Esophageal cancer treatment has evolved from single modality to trimodality therapy.There are some controversies of the role,target volumes and dose of radiotherapy(RT)in the literature over decades.The present review focuses primarily on RT as part of the treatment modalities,and highlight on the RT volume and its dose in the management of esophageal cancer.The randomized adjuvant chemoradiation(CRT)trial,intergroup trial(INT 0116)enrolled 559 patients with resected adenocarcinoma of the stomach or gastroesophageal junction.They were randomly assigned to surgery plus postoperative CRT or surgery alone.Analyses show robust treatment benefit of adjuvant CRT in most subsets for postoperative CRT.The Chemoradiotherapy for Oesophageal Cancer Followed by Surgery Study(CROSS)used a lower RT dose of41.4 Gray in 23 fractions with newer chemotherapeutic agents carboplatin and paclitaxel to achieve an excellent result.Target volume of external beam radiation therapy and its coverage have been in debate for years among radiation oncologists.Pre-operative and postoperative target volumes are designed to optimize for disease control.Esophageal brachytherapy is effective in the palliation of dysphagia,but should not be given concomitantly with chemotherapy or external beam RT.The role of brachytherapy in multimodality management requires further investigation.On-going studies of multidisciplinary treatment in locally advanced cancer include:ZTOG1201 trial(a phaseⅡtrial of neoadjuvant and adjuvant CRT)and QUINTETT(a phaseⅢtrial of neoadjuvant vs adjuvant therapy with quality of life analysis).These trials hopefully will shed more light on the future management of esophageal cancer.

  17. Integration of interventional bronchoscopy in the management of lung cancer.

    Science.gov (United States)

    Guibert, Nicolas; Mazieres, Julien; Marquette, Charles-Hugo; Rouviere, Damien; Didier, Alain; Hermant, Christophe

    2015-09-01

    Tracheal or bronchial proximal stenoses occur as complications in 20-30% of lung cancers, resulting in a dramatic alteration in quality of life and poor prognosis. Bronchoscopic management of these obstructions is based on what are known as "thermal" techniques for intraluminal stenosis and/or placement of tracheal or bronchial prostheses for extrinsic compressions, leading to rapid symptom palliation in the vast majority of patients. This invasive treatment should only be used in cases of symptomatic obstructions and in the presence of viable bronchial tree and downstream parenchyma. This review aims to clarify 1) the available methods for assessing the characteristics of stenoses before treatment, 2) the various techniques available including their preferred indications, outcomes and complications, and 3) the integration of interventional bronchoscopy in the multidisciplinary management of proximal bronchial cancers and its synergistic effects with the other specific treatments (surgery, radiotherapy or chemotherapy).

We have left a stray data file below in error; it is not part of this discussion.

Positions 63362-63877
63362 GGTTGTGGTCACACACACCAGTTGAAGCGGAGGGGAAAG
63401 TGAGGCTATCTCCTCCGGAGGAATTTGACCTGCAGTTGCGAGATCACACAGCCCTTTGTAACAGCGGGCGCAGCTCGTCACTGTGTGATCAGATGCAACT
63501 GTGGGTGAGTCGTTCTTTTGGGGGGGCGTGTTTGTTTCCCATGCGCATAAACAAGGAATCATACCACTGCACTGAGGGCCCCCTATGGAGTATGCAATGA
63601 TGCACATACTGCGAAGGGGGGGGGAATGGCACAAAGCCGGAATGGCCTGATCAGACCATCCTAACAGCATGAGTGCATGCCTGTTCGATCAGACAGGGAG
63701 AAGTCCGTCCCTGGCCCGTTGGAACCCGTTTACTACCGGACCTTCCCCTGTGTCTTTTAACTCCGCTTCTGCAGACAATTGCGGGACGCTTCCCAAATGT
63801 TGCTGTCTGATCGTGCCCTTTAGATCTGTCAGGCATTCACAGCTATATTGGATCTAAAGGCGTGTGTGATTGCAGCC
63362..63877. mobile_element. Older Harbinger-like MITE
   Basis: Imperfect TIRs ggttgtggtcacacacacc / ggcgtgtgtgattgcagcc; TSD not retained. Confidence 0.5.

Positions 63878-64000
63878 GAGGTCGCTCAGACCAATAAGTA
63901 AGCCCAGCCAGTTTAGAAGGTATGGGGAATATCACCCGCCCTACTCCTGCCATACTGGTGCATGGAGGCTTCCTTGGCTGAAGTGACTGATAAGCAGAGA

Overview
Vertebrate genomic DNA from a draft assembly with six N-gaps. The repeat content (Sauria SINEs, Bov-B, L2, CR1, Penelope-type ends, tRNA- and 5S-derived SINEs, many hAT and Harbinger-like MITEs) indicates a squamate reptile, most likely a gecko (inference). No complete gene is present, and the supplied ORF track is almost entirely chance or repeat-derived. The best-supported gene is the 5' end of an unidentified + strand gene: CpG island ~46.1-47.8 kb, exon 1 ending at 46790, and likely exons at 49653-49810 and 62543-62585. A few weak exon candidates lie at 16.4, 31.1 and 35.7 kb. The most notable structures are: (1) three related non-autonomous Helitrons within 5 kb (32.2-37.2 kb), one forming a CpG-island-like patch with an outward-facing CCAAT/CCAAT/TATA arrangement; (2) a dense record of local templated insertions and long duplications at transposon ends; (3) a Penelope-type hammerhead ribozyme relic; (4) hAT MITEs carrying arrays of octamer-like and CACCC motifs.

18. Integration of interventional bronchoscopy in the management of lung cancer

    Directory of Open Access Journals (Sweden)

    Nicolas Guibert

    2015-09-01

    Full Text Available Tracheal or bronchial proximal stenoses occur as complications in 20–30% of lung cancers, resulting in a dramatic alteration in quality of life and poor prognosis. Bronchoscopic management of these obstructions is based on what are known as “thermal” techniques for intraluminal stenosis and/or placement of tracheal or bronchial prostheses for extrinsic compressions, leading to rapid symptom palliation in the vast majority of patients. This invasive treatment should only be used in cases of symptomatic obstructions and in the presence of viable bronchial tree and downstream parenchyma. This review aims to clarify 1 the available methods for assessing the characteristics of stenoses before treatment, 2 the various techniques available including their preferred indications, outcomes and complications, and 3 the integration of interventional bronchoscopy in the multidisciplinary management of proximal bronchial cancers and its synergistic effects with the other specific treatments (surgery, radiotherapy or chemotherapy.